Henry Flagler and Henry Plant had much in common. Both came from humble American beginnings; were undereducated relative to their future self-made success; adopted New York City as home; made their millions in railroads and steam ships; saw Florida’s potential as a luxury winter getaway; and began developing hotels there for the wealthy leisure classes to enjoy. Even their impressive mustaches were identical.
Last week, Dr. Susan Braden, author of the book The Architecture of Leisure: The Florida Resort Hotels of Henry Flagler and Henry Plant, illuminated Plant and Flagler’s Florida for us during her lecture, part of the Museum’s Samuel M. Nickerson Lecture Series. After the lecture, we caught up with Dr. Braden to learn more about Florida’s healthy climes, the luxurious amenities these developers offered through their resort hotels, and the few of them that still survive today.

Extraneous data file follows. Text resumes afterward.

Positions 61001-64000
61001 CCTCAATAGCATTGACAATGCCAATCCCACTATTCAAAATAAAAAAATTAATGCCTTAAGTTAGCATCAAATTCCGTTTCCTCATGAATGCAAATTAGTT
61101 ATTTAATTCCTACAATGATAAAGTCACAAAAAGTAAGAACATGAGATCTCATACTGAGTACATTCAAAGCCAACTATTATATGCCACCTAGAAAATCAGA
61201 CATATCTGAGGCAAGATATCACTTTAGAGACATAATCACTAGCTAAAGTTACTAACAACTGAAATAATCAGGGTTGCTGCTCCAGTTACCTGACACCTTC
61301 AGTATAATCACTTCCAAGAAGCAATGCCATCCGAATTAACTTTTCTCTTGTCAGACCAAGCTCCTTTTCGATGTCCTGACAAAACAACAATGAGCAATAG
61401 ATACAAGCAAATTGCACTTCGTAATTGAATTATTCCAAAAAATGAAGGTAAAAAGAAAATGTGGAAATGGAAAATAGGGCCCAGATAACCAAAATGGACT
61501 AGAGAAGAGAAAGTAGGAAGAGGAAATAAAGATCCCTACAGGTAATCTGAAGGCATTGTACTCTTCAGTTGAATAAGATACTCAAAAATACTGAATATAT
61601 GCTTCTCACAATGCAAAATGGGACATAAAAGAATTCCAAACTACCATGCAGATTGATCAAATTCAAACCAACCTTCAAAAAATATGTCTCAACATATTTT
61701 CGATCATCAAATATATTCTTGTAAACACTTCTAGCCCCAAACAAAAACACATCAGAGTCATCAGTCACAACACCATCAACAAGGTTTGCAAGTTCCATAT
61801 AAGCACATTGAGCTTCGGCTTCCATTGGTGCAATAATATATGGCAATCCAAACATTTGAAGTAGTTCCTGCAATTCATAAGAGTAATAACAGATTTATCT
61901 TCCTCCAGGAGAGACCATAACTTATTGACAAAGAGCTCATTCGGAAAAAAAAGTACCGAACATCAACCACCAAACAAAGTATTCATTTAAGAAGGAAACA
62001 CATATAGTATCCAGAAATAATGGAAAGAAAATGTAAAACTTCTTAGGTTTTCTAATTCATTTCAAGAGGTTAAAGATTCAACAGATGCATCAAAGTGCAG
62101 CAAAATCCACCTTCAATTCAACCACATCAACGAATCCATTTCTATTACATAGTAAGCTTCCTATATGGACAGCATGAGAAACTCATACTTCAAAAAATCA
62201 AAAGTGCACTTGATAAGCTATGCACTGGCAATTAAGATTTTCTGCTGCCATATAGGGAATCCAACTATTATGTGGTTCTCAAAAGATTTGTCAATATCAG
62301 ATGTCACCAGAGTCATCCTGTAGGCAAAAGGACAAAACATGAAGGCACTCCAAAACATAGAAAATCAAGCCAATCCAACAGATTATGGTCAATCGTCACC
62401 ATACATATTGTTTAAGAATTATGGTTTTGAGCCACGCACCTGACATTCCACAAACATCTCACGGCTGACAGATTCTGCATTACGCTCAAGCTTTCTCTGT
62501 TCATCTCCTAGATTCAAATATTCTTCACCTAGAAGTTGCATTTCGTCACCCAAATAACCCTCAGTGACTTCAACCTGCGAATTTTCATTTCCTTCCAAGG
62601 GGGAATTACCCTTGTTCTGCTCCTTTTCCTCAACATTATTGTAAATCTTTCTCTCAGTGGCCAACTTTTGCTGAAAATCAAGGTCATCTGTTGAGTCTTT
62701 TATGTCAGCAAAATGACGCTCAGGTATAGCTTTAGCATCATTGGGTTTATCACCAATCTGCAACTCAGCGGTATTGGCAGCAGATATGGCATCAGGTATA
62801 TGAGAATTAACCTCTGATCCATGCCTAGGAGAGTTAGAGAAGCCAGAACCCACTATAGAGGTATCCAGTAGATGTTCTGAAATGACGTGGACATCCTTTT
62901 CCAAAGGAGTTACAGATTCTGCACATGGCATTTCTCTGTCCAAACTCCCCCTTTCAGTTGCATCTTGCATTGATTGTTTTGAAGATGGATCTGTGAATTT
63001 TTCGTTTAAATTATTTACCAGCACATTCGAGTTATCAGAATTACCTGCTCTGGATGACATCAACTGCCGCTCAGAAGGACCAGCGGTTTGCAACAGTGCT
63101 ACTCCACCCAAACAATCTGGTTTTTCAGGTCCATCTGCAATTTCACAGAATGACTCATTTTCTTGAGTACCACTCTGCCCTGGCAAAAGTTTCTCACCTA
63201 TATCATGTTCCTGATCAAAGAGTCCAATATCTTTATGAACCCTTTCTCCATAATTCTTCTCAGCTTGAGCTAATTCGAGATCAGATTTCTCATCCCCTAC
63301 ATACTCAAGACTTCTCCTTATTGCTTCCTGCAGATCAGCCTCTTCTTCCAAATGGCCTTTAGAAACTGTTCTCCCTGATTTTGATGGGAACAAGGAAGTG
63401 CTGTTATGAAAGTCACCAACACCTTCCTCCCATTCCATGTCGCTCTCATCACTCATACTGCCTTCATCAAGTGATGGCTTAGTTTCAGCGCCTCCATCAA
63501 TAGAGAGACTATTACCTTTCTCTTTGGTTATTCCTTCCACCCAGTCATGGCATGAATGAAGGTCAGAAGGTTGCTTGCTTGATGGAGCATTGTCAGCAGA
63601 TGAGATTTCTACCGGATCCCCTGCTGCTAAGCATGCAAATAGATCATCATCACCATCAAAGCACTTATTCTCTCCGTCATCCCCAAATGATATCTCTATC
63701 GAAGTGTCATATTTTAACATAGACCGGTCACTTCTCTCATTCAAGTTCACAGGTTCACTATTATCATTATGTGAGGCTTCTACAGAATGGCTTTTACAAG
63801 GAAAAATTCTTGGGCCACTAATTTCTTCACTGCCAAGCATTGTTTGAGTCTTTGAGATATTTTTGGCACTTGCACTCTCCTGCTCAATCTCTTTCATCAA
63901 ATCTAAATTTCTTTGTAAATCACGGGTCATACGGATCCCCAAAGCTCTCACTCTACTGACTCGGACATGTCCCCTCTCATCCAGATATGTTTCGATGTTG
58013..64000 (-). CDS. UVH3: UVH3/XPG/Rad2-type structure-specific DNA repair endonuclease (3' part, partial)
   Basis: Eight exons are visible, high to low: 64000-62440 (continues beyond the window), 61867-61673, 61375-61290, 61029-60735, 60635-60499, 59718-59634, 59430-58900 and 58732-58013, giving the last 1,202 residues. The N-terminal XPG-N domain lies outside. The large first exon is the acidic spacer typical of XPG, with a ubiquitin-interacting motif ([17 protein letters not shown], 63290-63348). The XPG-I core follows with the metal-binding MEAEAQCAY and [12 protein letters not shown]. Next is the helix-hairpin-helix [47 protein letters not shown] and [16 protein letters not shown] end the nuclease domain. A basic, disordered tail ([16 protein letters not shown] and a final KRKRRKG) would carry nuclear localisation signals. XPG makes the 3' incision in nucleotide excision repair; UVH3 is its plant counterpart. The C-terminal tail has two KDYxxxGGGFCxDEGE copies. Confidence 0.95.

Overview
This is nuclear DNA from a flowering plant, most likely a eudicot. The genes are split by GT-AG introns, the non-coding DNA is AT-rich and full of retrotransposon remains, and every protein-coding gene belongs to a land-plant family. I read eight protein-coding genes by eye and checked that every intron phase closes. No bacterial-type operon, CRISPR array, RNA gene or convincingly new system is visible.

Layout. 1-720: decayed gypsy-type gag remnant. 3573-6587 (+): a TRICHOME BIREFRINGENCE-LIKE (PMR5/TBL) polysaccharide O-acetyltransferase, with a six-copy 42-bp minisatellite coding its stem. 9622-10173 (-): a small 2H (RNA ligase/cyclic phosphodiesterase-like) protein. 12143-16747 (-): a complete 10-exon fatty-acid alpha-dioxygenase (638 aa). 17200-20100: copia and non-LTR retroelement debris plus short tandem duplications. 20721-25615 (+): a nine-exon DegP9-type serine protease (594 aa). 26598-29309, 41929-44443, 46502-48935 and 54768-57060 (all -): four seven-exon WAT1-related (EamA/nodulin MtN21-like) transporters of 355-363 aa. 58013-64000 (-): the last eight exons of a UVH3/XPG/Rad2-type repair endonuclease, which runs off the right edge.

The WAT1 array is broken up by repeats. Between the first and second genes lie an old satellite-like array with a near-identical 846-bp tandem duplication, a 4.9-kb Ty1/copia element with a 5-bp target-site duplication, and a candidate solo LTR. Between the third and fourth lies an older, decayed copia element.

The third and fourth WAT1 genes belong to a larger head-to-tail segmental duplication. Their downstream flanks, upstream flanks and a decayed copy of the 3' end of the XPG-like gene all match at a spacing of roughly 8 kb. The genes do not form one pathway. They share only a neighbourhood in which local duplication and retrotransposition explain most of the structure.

So before Flagler and Plant developed it as a winter vacation destination for the wealthy in the 1880s, Florida was known as a destination for only ‘invalids’?
Dr. Susan Braden: Many early guidebooks specifically addressed invalids, especially from the Northeast, encouraging them to come down to enjoy Florida and its weather for their health. Ralph Waldo Emerson was one of them; he came down in 1827 for his lungs. Tuberculosis and consumption were diseases of the time, and those guidebooks promised cures for rheumatism, arthritis, gout, kidney disease—all sorts of illnesses could be cured, supposedly, in the warm winter climate.
So did Flagler just take the idea of the region as a place for healing and promote it to tourists?